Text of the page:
sensitive matter given that it is really only the constitution that protects
the rights of each ethnic group. The general election has to be held before
September 2006, but already there are election debates on radio. For all
Fiji's faults, at least no-one has been killed in the coups, and the parties
are engaging in debate rather than war or terrorism.

And there are housing developments and Beach Hotels surrounding a golf
course and marina, which already buzzes with Japanese and Australians, and
there is a proposed industrial park round Nadi Airport. We took Intrepid to
see the Marina (Denerau) and met friends Mark and Dan in Bachus - a
motorcruiser - one of the few to cross the Pacific for fun. And we went up
to Abaca Village where a joint Japan/NZ eco tourism project is generating
enough money for the young adults to remain in the village and not drift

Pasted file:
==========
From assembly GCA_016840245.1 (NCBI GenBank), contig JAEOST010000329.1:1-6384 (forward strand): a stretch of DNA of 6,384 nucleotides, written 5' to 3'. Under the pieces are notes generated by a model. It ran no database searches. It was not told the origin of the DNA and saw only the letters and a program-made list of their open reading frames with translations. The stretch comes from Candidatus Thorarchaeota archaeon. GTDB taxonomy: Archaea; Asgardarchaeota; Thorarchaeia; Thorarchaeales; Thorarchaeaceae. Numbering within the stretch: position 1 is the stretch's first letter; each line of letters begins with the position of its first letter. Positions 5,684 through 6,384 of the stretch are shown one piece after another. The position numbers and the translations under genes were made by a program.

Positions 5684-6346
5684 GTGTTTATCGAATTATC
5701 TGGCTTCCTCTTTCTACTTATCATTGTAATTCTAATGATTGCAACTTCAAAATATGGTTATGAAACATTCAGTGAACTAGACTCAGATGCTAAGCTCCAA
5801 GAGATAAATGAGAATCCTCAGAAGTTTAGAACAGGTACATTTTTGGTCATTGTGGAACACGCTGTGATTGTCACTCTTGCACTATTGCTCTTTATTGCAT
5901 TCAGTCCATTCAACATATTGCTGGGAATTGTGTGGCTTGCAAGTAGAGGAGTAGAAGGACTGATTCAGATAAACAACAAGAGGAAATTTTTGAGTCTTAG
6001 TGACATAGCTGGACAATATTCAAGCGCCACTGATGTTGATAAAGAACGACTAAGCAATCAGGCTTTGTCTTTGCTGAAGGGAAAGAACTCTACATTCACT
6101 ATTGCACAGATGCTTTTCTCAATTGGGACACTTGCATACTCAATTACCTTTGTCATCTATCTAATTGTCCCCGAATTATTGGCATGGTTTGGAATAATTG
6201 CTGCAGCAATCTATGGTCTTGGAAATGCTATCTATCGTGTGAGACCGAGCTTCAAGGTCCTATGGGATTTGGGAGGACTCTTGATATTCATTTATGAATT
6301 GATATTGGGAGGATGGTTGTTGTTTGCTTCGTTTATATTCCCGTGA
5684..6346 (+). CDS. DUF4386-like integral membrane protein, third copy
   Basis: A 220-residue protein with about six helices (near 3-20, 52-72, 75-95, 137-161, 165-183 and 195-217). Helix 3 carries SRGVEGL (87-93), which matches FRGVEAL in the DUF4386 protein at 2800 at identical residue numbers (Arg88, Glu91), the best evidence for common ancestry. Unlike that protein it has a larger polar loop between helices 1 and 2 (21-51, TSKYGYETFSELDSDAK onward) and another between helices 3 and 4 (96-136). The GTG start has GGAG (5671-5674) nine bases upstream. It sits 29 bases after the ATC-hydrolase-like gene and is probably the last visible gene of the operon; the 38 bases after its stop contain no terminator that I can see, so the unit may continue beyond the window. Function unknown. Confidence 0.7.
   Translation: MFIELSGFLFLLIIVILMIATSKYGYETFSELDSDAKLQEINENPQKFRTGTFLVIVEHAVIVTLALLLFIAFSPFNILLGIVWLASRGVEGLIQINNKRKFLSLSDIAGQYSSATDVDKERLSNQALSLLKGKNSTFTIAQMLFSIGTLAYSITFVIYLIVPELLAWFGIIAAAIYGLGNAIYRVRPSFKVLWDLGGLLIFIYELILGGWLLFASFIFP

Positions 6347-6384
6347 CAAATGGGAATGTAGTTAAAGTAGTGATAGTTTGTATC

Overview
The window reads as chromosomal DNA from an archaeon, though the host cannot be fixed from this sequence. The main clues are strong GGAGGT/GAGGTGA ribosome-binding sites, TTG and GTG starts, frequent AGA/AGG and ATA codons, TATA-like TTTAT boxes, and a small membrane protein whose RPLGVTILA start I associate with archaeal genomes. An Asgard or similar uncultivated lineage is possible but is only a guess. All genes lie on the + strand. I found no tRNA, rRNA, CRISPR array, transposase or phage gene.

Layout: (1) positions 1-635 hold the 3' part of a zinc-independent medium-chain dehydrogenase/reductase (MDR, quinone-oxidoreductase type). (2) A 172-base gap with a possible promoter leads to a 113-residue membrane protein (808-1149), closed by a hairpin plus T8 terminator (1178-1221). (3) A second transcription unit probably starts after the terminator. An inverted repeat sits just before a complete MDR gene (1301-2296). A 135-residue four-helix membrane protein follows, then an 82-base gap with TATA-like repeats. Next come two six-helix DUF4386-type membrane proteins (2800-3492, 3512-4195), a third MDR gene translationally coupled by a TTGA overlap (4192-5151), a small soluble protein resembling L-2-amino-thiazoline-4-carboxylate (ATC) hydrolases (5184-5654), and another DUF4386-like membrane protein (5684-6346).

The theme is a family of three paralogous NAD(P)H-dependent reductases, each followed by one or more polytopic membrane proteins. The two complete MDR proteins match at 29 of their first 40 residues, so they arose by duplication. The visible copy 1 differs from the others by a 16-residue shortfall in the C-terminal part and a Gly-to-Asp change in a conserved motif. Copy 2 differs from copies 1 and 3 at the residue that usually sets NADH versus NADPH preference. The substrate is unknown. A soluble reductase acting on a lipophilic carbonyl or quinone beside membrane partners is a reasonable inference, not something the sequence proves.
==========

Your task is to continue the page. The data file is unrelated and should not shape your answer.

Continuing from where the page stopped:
into town. Lazarus (18) went with us up steep Mt Koroyanitu where we had
panoramic views over all Fiji, (when the clouds parted), and we met Lanah, a
blonde bouncy American now living in NZ, where she is sorting out public
health and poverty. 5 Japanese and the 3 of us had to squeeze into a 4x4
pick-up for the ride back to town. Lanah, Nicky and I had the luggage area
at the back. After a vigorous v i b r a t i o n rich ride
Lanah came with us back to Intrepid and dinner at the yacht club, before
flying off next day, a great lady we hope its not her last night on a

Musket Cove is a sheltered anchorage behind Malolo Islands in the Mamanucas
chain about 15 miles west of Nadi. They host the
Musket Cove to Port Vila (Vanuatu) 'race' each year starting about 19th
September, and preceded by a week of festivities (sample: 'Briefest Bikini
Competition'). The 'race' is really a way to group cruisers going south to
(mainly) New Zealand to get out of the cyclone area. I didn't fancy my chances
in the bikini competition, and anyway it didn't fit our timing, but Musket
Cove is still a lovely place.

Its really a resort with beach bures, but is yachtie friendly, and